Floods & Tempests
Robertsbridge has been
subjected to many trials and tribulations over the
centuries; in 1413, the year of King Henry Vs accession
many parts of England were struck by fierce storms.
It was reported that on September 8th of that year fierce
storms caused much devastation in Tewksbury, Norwich and
Robertsbridge when lightning struck and started great
fires. These storms were taken by some to be a portent of
Henry Vs reign - but these doubts were dispelled two years
later with his victory at the Battle of Agincourt!.
recently, on 16th October 1987, Britain
was battered by hurricane force winds of up to 80 mph –
it was the
strongest wind to hit the south-east of the country in
over 300 years. Because it occurred in the early hours of
the morning there were fewer casualties than might have
occurred later in the day but 19 people were killed.
was millions of pounds worth of damage to property and
hundreds of thousands of homes deprived of electricity –
the worst power failures since World War II. A late leaf
fall meant that trees offered more resistance to the winds
and heavy rains in the preceding weeks had loosened the
soil around the roots resulting in an estimated 15 million
trees being blown down.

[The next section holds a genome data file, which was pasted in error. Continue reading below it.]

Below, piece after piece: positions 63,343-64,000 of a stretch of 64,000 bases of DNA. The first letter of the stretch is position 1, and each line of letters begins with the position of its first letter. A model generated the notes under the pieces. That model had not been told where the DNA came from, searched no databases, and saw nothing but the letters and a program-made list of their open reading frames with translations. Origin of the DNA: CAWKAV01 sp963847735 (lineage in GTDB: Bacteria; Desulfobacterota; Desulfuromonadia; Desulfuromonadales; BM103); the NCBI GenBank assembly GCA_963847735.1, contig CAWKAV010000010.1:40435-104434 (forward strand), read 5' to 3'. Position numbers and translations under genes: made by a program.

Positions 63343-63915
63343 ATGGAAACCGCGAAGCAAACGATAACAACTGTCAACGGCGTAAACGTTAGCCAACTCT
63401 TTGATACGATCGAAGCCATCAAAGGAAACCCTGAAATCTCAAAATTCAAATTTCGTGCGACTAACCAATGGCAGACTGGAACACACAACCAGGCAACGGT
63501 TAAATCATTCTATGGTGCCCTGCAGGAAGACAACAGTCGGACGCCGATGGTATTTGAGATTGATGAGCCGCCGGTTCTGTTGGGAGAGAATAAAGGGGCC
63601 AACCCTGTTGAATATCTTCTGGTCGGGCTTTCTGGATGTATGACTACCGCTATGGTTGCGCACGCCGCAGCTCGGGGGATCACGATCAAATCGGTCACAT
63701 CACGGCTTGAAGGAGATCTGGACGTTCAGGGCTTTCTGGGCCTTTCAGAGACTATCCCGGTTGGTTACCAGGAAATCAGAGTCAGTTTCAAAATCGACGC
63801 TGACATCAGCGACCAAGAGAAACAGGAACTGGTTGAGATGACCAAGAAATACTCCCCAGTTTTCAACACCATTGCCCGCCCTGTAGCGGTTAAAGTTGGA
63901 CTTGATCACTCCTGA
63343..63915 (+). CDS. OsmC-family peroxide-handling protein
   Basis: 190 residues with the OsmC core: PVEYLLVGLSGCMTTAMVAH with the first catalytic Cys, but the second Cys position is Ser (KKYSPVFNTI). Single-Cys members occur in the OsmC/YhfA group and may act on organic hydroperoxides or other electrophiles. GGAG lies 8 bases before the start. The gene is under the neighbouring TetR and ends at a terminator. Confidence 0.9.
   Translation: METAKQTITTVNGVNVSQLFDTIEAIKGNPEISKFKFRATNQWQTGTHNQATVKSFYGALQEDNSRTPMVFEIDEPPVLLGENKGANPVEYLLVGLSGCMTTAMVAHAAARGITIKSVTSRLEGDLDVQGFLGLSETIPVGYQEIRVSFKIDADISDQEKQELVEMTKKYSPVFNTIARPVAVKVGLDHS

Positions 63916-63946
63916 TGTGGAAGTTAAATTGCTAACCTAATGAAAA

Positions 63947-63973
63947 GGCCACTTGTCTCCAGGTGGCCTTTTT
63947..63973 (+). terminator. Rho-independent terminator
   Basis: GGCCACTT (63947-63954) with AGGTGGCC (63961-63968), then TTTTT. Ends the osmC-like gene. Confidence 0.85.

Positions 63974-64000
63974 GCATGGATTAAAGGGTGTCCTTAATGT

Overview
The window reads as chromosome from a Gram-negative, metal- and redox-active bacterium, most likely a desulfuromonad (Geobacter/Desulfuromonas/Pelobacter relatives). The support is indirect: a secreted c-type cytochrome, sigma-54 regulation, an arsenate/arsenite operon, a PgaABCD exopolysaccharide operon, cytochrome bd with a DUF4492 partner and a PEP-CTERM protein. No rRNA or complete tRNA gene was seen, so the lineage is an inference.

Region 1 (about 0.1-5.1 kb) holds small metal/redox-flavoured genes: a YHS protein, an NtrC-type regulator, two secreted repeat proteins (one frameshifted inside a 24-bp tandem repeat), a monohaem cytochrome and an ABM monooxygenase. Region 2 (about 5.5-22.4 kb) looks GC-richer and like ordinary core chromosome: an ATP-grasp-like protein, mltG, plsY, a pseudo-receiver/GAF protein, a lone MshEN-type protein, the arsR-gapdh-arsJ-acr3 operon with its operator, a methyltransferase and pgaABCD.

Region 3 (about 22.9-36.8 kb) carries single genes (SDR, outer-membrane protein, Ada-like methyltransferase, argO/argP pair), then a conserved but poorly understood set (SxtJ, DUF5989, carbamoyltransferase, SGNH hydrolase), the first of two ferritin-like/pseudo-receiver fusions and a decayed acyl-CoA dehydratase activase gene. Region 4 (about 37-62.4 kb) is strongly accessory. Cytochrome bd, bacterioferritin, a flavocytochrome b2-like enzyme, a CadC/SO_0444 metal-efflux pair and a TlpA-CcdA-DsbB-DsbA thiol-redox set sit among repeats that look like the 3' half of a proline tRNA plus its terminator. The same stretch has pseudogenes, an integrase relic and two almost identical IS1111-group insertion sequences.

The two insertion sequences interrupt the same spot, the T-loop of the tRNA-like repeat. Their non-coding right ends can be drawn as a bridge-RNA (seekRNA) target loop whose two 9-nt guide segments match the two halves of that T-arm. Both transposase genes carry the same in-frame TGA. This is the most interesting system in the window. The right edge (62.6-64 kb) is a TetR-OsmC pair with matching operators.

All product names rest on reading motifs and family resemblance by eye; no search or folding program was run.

was not spared – there was damage to property and trees
and many parts of the village were without electricity for
more than a week. It was to be many months before the
damage was repaired.
Lying as it does in a flood plain, Robertsbridge has
always suffered from flooding to some extent. Older residents
recall previous flooding experiences and
Mrs Fisher in her reminiscence
'Penny a Leg' recalls
flood water coming up into the High Street as far as the post
office and having to go to the station in a hand-cart because
Station Road was flooded.
Photo courtesy of
Rye & Battle Observer
the 1960s, river banks were raised as protection but on 12th
October 2000 these were overwhelmed by the worst flooding that the
village had ever experienced. Continuous heavy rain over the
previous 24 hours added to an already swollen river system and
many places including Lewes, Uckfield and Robertsbridge were badly
|| In Robertsbridge over 70 properties were flooded and
many residents were forced to leave their homes, some for many
months. More flooding, less severe, occurred on the 30th
Parish Council started a fund to help flood victims and raised
over £18,000. Working closely with District and County
and our local MP, the Government was lobbied to find a solution to
stop any reoccurrences. This finally paid off, a practical plan of
flood defences was drawn up, money allocated by the Government
and, on 4th September 2003, Elliot Morley, the then
Environment Minister, arrived in the village to launch the
construction of the scheme.
In less than 2 years a system of earth
bunds and moveable flood gates was installed which is calculated
to prevent flooding in a 1 in 100 year event – the same as in
October 2000 - and was finally completed in April 2004.
work on the flood defences starts
Construction of flood bund
The Chairman of East Sussex CC declares the flood defences